"[Fargo] was very in tune with the games that we were making," Urquhart says. "Particularly I remember a project review meeting on Fallout 2. We get into the meeting and I'm presenting." The presentation was not playing well to the gathered marketing execs. They made some suggestions about changing the game's art style. "We'd have to redo all the art," Urquhart says. "I wasn't as good at dealing with executives. I didn't want to just say, 'That's stupid.' Brian, he's like, 'No, it doesn't make any sense to change the art. People love the art in Fallout.' That ended it. I don't know a lot of other CEOs that would have been as understanding of the situation and the product and able to head off something like that. It could have really hurt us."

    But by the end of the 1990s, Interplay was in trouble. Fargo identifies his own mistakes in the company's decline: He failed to make the jump from PC to the newly dominant consoles.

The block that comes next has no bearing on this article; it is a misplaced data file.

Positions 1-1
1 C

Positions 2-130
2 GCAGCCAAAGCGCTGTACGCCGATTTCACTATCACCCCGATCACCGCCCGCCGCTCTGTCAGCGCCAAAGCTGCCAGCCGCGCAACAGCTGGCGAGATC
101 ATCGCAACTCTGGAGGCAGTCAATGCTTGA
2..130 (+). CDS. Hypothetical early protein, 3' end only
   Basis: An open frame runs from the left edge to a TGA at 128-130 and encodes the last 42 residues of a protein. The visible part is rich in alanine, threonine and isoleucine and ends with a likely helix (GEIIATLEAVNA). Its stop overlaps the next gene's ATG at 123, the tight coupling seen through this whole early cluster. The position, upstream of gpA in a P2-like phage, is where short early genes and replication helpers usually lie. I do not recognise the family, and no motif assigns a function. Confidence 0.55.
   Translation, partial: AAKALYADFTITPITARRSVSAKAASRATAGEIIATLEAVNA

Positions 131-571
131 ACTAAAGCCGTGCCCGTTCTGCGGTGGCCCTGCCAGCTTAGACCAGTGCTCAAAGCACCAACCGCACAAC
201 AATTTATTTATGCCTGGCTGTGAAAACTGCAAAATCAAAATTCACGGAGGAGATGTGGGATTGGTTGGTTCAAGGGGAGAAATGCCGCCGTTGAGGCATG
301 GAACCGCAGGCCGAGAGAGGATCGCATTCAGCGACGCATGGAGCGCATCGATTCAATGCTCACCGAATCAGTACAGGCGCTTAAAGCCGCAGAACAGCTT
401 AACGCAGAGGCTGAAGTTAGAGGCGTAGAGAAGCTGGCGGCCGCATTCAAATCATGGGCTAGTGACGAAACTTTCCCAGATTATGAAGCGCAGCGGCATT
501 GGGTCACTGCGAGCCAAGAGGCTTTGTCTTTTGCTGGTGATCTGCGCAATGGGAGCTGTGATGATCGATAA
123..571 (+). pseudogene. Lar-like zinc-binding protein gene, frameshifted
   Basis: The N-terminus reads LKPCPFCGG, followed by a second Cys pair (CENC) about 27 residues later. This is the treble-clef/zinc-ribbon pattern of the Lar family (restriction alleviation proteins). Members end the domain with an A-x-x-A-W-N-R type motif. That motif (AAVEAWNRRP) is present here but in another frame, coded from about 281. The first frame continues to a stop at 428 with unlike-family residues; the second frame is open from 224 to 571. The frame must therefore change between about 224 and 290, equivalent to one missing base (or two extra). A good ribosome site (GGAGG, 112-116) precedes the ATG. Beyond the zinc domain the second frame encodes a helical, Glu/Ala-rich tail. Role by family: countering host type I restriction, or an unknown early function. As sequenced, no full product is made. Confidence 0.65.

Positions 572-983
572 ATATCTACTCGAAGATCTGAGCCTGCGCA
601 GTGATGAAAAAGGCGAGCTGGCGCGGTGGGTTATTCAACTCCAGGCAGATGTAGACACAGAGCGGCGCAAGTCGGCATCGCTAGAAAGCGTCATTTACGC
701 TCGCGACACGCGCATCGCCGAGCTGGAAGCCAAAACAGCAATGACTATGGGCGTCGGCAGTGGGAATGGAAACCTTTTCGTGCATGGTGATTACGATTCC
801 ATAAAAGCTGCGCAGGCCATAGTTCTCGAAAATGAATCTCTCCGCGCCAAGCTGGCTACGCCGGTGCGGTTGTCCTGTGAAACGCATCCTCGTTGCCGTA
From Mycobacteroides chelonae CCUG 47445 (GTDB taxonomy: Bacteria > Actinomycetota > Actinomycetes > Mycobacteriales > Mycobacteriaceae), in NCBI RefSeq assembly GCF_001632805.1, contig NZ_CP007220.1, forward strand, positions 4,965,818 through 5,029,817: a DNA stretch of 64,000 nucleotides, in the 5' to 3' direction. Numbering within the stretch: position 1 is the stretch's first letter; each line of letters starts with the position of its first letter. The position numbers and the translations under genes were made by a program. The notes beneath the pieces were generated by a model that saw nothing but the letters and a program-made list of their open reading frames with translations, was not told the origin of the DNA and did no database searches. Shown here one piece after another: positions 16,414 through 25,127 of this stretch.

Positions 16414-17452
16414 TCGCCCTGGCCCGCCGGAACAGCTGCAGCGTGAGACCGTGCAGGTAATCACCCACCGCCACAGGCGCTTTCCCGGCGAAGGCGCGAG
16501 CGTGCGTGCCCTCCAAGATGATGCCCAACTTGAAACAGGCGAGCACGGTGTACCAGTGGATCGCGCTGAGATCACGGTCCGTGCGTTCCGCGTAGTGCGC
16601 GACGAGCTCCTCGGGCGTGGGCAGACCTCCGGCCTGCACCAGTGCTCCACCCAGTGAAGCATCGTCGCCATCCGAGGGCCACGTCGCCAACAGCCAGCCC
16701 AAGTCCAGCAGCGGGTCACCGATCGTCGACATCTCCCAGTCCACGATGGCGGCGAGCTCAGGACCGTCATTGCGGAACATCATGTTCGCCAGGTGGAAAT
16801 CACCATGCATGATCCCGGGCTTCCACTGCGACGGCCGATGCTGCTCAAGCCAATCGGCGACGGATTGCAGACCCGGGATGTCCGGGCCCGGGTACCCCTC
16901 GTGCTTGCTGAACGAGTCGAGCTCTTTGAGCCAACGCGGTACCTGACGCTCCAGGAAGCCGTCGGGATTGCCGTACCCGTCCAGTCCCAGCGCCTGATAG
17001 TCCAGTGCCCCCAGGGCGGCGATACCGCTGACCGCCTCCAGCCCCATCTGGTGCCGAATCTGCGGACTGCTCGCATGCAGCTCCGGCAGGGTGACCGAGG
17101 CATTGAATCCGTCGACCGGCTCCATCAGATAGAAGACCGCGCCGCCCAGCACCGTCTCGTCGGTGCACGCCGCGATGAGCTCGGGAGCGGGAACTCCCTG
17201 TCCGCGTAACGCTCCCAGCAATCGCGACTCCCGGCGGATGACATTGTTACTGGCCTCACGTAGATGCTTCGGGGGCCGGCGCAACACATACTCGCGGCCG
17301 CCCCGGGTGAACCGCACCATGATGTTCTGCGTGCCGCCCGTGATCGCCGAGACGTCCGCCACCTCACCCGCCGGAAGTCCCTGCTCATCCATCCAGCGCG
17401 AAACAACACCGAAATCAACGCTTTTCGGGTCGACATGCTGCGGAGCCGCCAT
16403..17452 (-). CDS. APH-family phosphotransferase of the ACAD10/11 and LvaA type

"Other publishers had that one product that blasted them through to the other side," he says. "With Take-Two it was GTA. With THQ it was wrestling — it got them through the other side for a while. With Activision it was Tony Hawk. You could pin it to one thing. We didn't have that one thing. The only one thing we had was Baldur's Gate, but the problem with Baldur's Gate [was] it was PC. You couldn't sell five million copies."

    Interplay was a manifestation of Fargo's skill for serial hit-making. He saw an opportunity and chased it. This was also its downfall.

    "He was very willing to take big bets," says Urquhart. "Probably bigger bets than I would have taken. He could only do so much and work so many hours. That's how it got ahead of him. There were more products and more products and more products."

    "One of the things I saw happen at Interplay was that we were just stretched too thin," says Pardo. "There were too many games in development. Before you have success you have to be really lean and mean and focused on the one or two things that are going to make you successful. Once you become successful, now every door is open, and you have to have a different sort of discipline."